Parashat Kedoshim begins with the command, “You shall be sacred, for I, the Lord your God, am sacred.” Rashi, citing Torat Kohanim, understands that this command refers to “perishut” – restraint and abstention. As the Ramban famously explains, we are to emulate God’s “sanctity” by moderating our physical indulgence, whereby we resemble – albeit to a miniscule extent – God’s entirely nonphysical essence. We introduce Godly sanctity into our lives by exercising restraint over our physical drives, satisfying them in moderation rather than freely indulging as much as we naturally and instinctively desire.
Ketav Sofer adds further insight into the command of “kedoshim tiheyu” by noting the conclusion of this verse – “for I, the Lord your God, am sacred.” Rather than state simply that we should follow the example of sanctity set by God, the Torah here commands following the example set by “the Lord your God.” The emphasis on the fact that the Almighty is “your God,” Ketav Sofer explains, points to His intimate involvement in our lives despite His qualitatively different level of sanctity. Although God is infinitely greater and holier than even the greatest and holiest human being, He is nevertheless “our God,” directly and closely involved in all our affairs. Our lowliness in relation to God does not prevent Him from caring about us, providing our needs, protecting us, and taking interest in us. And this, too, is a crucial component of the command of “kedoshim tiheyu.” Our quest for sanctity, Ketav Sofer comments, must not lead us to become disinterested in those who do not aspire to sanctity. Our attainment of kedusha must not result in our dissociation from those who have not accomplished the same. Just as the Almighty is “our God” – actively and directly involved in and concerned about our lives – despite His infinitely higher level of sanctity, we, too, must be involved with and concerned about others even if we feel we have achieved a far higher stature of kedusha than they.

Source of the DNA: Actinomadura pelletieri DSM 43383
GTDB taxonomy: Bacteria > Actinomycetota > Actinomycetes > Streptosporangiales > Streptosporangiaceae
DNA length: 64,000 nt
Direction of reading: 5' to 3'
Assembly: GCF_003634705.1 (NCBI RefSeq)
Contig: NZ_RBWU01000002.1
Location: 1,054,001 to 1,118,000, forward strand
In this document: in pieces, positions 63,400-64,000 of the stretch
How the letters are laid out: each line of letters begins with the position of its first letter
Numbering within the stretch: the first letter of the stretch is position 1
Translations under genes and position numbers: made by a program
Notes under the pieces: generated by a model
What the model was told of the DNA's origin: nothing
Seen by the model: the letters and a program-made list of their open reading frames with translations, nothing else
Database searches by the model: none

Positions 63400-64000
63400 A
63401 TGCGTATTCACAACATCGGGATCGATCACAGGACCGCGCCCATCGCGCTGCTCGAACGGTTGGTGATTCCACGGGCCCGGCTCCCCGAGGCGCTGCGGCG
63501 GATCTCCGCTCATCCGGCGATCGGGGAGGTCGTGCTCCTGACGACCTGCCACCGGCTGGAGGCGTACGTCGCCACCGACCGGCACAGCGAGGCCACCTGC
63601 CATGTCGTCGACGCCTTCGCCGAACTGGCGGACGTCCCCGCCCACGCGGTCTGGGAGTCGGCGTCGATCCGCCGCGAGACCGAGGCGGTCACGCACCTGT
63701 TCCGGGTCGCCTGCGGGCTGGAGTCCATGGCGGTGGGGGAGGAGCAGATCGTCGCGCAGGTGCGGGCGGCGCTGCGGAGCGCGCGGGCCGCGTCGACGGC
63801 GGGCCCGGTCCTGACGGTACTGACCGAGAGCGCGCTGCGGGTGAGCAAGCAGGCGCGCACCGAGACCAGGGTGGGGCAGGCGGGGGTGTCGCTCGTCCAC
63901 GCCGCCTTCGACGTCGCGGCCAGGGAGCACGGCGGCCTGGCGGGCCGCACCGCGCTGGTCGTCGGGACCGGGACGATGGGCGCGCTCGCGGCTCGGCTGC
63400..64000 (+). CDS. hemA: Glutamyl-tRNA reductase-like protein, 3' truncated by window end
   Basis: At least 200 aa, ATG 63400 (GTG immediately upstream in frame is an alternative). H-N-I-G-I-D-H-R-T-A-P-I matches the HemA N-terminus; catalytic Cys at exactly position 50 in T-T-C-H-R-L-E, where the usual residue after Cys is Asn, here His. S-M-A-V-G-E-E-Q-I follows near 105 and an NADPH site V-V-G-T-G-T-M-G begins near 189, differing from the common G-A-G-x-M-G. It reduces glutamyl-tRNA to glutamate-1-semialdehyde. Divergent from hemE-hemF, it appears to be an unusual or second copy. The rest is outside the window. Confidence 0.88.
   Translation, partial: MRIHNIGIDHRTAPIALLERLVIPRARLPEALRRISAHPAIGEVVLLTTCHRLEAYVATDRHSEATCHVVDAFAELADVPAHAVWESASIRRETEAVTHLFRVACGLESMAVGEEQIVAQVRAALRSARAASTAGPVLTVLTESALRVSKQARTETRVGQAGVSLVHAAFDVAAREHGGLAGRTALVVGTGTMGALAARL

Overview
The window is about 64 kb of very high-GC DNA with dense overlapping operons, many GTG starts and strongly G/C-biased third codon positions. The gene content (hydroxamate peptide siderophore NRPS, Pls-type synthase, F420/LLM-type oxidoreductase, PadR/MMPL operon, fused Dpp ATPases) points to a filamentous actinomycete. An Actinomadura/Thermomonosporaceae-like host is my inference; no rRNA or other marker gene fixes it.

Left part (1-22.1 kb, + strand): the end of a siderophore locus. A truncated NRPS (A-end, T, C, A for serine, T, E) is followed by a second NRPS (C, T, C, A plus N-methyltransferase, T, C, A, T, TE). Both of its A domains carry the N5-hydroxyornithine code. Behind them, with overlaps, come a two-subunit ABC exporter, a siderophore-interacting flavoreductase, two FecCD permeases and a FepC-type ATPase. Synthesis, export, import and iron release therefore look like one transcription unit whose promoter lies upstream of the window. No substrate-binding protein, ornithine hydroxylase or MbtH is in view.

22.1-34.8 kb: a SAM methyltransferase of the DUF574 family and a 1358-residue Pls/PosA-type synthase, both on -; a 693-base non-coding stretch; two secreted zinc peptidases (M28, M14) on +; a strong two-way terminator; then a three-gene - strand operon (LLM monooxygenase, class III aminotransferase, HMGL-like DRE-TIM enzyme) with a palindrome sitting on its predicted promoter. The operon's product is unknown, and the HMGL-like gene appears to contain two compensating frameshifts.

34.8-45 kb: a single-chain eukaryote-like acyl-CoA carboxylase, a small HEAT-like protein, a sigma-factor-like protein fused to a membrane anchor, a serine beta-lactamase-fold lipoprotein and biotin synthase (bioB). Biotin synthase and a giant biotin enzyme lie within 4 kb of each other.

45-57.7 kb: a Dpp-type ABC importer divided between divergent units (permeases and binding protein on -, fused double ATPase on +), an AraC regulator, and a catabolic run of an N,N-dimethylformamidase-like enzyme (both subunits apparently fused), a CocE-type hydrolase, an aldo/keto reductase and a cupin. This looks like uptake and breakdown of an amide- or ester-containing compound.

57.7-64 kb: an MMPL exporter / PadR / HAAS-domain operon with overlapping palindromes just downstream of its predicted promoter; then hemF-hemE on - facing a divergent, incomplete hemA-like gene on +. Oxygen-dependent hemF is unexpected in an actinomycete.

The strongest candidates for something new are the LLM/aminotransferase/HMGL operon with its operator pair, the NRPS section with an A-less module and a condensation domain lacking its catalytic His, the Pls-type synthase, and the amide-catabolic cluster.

Too often, we associate “kedusha” with disengagement and aloofness, and assume that to be “holy” means to be incapable of relating to or involving oneself with those who aren’t. Ketav Sofer reminds us that to the contrary, as the command to be “holy” is formulated as a command to emulate God’s “holiness,” we may conclude that the Torah’s conception of “holiness” is one that leads to greater interaction with and interest in other people, not less. The model of kedusha to which we must aspire is one which entails building close relationships with people regardless of their level of kedusha, just as God seeks a close relationship with us despite our infinitely lower level of kedusha.